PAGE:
Pesticide information box
The biological activity of a pesticide is influenced by its physical and chemical properties. These will affect various effects including the mode of dose transfer and environment issues such as pesticide run off into water courses or half life in the soil.
References such as the Pesticide Manual give molecular weights (MW) and the physical form (appearance and odour) of the active ingredient (AI) in question. Common gas-phase pesticides have a MW of 103 or less; it can be difficult to predict of the properties of complex molecules with MWs that are substantially greater than 500.
It is important to describe the purity of of the AI: if it is technical grade ('tech.'), the composition of isomers, etc. Where a substance exists in different stereochemical forms, the material used may be a single isomer, or a mixture of stereochemical isomers. Technical grade material is usually used in practice, but with a defined minimum purity.
Unless stated otherwise, units for solubility in water are in mg per litre (mg L-1). Measurements are influenced by the temperature, the pH and the method used.
Partition Coefficient: Kow (Log P)
The partition coefficient (Kow) is a measure for the lipophilicity of a substance. With most pesticides and other organic substances, Kow provides a useful predictor of their properties, provided the molecular weight is not too high. It is a dimensionless parameter and is the measured ratio (at equilibrium) of dissolved mass of the substance, between equal layers of n-octanol and water.
Kow is often expressed as Log P (which is log to the base 10 of the Kow) and is considered to be a good indicator of:
Other dimensionless coefficients:
The vapour pressure of a substance is a measure of how readily it will volatalise and for pesticides can be considered advantageous or in a negative light:
The usually used SI unit for vapour pressure is the milliPascal (mPa = g·m-1·s-2 or 0.001 N·m-2).
After application, pesticides are degraded by chemical and physical processes in the environment such as sunlight, soil and water (called abiotic degradation) or metabolised within living organisms. Breakdown of a pesticide (and many other substances) in the environment can be thought of as following a decay curve. This is a function of the chemical's half-life, which is the time (most usually expressed in days) required for half of the applied pesticide to become converted into degradation products (which may in turn be active biologically and have substantial half-lives).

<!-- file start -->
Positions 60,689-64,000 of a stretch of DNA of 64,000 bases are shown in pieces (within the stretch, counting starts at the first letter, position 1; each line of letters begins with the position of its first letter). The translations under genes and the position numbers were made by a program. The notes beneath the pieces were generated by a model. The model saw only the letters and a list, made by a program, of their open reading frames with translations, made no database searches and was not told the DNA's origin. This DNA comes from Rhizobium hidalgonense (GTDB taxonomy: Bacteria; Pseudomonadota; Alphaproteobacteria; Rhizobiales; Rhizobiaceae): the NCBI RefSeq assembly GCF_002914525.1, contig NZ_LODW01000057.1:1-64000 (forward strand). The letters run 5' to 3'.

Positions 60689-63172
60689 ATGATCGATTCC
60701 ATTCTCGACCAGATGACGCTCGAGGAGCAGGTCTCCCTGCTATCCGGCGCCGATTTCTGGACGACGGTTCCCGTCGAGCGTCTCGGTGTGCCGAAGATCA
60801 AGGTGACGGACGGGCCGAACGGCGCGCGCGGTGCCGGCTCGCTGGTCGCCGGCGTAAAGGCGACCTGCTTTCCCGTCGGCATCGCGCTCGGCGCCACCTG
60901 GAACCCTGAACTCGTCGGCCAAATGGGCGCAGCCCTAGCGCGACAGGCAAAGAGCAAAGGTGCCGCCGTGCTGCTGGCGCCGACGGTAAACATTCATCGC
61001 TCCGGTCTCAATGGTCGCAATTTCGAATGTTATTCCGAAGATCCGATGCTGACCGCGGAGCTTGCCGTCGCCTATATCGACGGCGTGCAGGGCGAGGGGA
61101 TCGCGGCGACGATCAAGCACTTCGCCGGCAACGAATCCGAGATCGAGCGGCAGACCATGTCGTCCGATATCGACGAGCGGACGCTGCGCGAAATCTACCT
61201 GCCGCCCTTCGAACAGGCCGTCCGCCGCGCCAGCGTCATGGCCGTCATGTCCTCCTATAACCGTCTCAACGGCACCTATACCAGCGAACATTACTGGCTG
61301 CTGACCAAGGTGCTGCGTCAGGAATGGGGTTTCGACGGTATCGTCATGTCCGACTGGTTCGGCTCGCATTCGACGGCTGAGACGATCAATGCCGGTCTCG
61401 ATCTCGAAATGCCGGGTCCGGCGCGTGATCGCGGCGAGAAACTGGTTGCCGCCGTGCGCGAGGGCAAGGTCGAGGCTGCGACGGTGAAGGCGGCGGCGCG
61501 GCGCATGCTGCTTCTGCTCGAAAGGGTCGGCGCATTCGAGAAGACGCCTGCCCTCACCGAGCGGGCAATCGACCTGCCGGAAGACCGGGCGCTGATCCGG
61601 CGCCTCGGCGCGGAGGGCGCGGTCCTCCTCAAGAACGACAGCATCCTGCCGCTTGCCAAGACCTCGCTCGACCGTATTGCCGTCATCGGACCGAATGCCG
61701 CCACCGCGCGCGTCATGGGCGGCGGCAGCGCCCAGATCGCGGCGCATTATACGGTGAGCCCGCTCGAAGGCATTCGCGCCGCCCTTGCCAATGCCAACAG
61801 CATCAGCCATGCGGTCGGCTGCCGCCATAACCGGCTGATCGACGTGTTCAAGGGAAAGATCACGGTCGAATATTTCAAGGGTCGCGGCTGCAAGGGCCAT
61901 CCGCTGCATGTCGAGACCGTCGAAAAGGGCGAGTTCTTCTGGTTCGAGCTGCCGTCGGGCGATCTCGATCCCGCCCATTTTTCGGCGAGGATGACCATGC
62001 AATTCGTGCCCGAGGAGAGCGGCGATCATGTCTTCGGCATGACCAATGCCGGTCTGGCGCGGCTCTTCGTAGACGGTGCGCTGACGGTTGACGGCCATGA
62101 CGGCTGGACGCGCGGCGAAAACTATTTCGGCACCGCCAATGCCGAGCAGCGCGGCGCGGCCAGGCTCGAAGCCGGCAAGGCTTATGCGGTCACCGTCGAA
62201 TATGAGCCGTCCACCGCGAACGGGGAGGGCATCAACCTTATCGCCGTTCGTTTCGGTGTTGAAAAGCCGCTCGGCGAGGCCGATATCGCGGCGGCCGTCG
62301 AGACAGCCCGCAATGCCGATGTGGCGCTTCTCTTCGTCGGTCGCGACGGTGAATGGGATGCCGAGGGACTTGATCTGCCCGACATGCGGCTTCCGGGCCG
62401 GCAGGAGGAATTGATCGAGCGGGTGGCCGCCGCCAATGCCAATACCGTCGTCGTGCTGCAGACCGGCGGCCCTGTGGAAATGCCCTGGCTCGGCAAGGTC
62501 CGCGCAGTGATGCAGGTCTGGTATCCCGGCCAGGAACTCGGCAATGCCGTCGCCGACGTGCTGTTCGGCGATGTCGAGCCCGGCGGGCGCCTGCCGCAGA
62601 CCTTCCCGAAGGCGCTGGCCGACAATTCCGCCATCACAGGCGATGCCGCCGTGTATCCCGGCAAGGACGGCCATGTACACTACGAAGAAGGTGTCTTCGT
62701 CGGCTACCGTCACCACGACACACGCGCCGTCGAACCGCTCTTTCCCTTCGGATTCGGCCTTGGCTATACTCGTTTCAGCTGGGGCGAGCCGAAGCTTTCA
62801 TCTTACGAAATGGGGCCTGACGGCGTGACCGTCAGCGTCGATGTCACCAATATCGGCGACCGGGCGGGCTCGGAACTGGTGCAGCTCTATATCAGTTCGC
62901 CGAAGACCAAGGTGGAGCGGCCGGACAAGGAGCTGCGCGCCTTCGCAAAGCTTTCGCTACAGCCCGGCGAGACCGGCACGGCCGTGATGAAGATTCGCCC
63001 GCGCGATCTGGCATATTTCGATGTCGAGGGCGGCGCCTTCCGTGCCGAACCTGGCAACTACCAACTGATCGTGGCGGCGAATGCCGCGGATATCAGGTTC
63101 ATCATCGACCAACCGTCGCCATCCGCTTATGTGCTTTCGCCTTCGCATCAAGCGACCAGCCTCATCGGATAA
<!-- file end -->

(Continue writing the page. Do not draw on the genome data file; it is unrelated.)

The rate of breakdown depends on many factors, not least the chemical stability of the pesticide in question, but factors such as temperature and pH are extremely important, so the half life may be expressed as a range (e.g. 3-10 days). Probably the most important mode of pesticide degradation is oxidation: especially by activated oxygen (e.g. ozone and hydroxyl radicals generated by sunlight, hydrogen peroxide generated in plants, etc.) rather than O2 in the atmosphere.
Allowing sufficient time to elapse between application and harvest enables any residue to degrade to acceptable levels and the pre-harvest interval (PHI) has a built-in safety factor. Reducing the dosage reduces the time to which acceptable levels are reached, but pest control may be impaired. Excessive residues occur with short harvest intervals, overdosing, or worst of all both of these.
Quantitative structure-activity relationship (QSAR) is the process by which chemical structure and properties are quantitatively correlated with biological activity - usually as measured in bioassays.
 Esser HO (1986) Pesticide Science, 17, 265-276